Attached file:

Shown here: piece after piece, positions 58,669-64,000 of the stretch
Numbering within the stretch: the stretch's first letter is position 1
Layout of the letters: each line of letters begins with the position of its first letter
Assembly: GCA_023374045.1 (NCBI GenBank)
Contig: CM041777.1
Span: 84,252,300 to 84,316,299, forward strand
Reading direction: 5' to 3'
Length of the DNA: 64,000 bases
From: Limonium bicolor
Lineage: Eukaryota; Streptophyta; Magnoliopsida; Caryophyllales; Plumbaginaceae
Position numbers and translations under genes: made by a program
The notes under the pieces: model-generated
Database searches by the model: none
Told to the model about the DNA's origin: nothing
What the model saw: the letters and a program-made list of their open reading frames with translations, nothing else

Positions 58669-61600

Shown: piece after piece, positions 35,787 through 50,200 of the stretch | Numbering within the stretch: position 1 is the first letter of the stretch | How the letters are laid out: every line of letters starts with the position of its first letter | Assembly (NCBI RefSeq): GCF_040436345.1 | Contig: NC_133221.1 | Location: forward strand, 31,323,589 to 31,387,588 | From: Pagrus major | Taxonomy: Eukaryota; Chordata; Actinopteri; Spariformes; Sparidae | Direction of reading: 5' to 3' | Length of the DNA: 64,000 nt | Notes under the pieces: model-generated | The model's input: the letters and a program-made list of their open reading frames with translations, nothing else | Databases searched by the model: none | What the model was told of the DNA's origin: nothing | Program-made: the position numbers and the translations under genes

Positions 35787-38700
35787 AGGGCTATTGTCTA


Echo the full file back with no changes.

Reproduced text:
Shown here: piece after piece, positions 58,669-64,000 of the stretch
Numbering within the stretch: the stretch's first letter is position 1
Layout of the letters: each line of letters begins with the position of its first letter
Assembly: GCA_023374045.1 (NCBI GenBank)
Contig: CM041777.1
Span: 84,252,300 to 84,316,299, forward strand
Reading direction: 5' to 3'
Length of the DNA: 64,000 bases
From: Limonium bicolor
Lineage: Eukaryota; Streptophyta; Magnoliopsida; Caryophyllales; Plumbaginaceae
Position numbers and translations under genes: made by a program
The notes under the pieces: model-generated
Database searches by the model: none
Told to the model about the DNA's origin: nothing
What the model saw: the letters and a program-made list of their open reading frames with translations, nothing else

Positions 58669-61600

Shown: piece after piece, positions 35,787 through 50,200 of the stretch | Numbering within the stretch: position 1 is the first letter of the stretch | How the letters are laid out: every line of letters starts with the position of its first letter | Assembly (NCBI RefSeq): GCF_040436345.1 | Contig: NC_133221.1 | Location: forward strand, 31,323,589 to 31,387,588 | From: Pagrus major | Taxonomy: Eukaryota; Chordata; Actinopteri; Spariformes; Sparidae | Direction of reading: 5' to 3' | Length of the DNA: 64,000 nt | Notes under the pieces: model-generated | The model's input: the letters and a program-made list of their open reading frames with translations, nothing else | Databases searched by the model: none | What the model was told of the DNA's origin: nothing | Program-made: the position numbers and the translations under genes

Positions 35787-38700
35787 AGGGCTATTGTCTA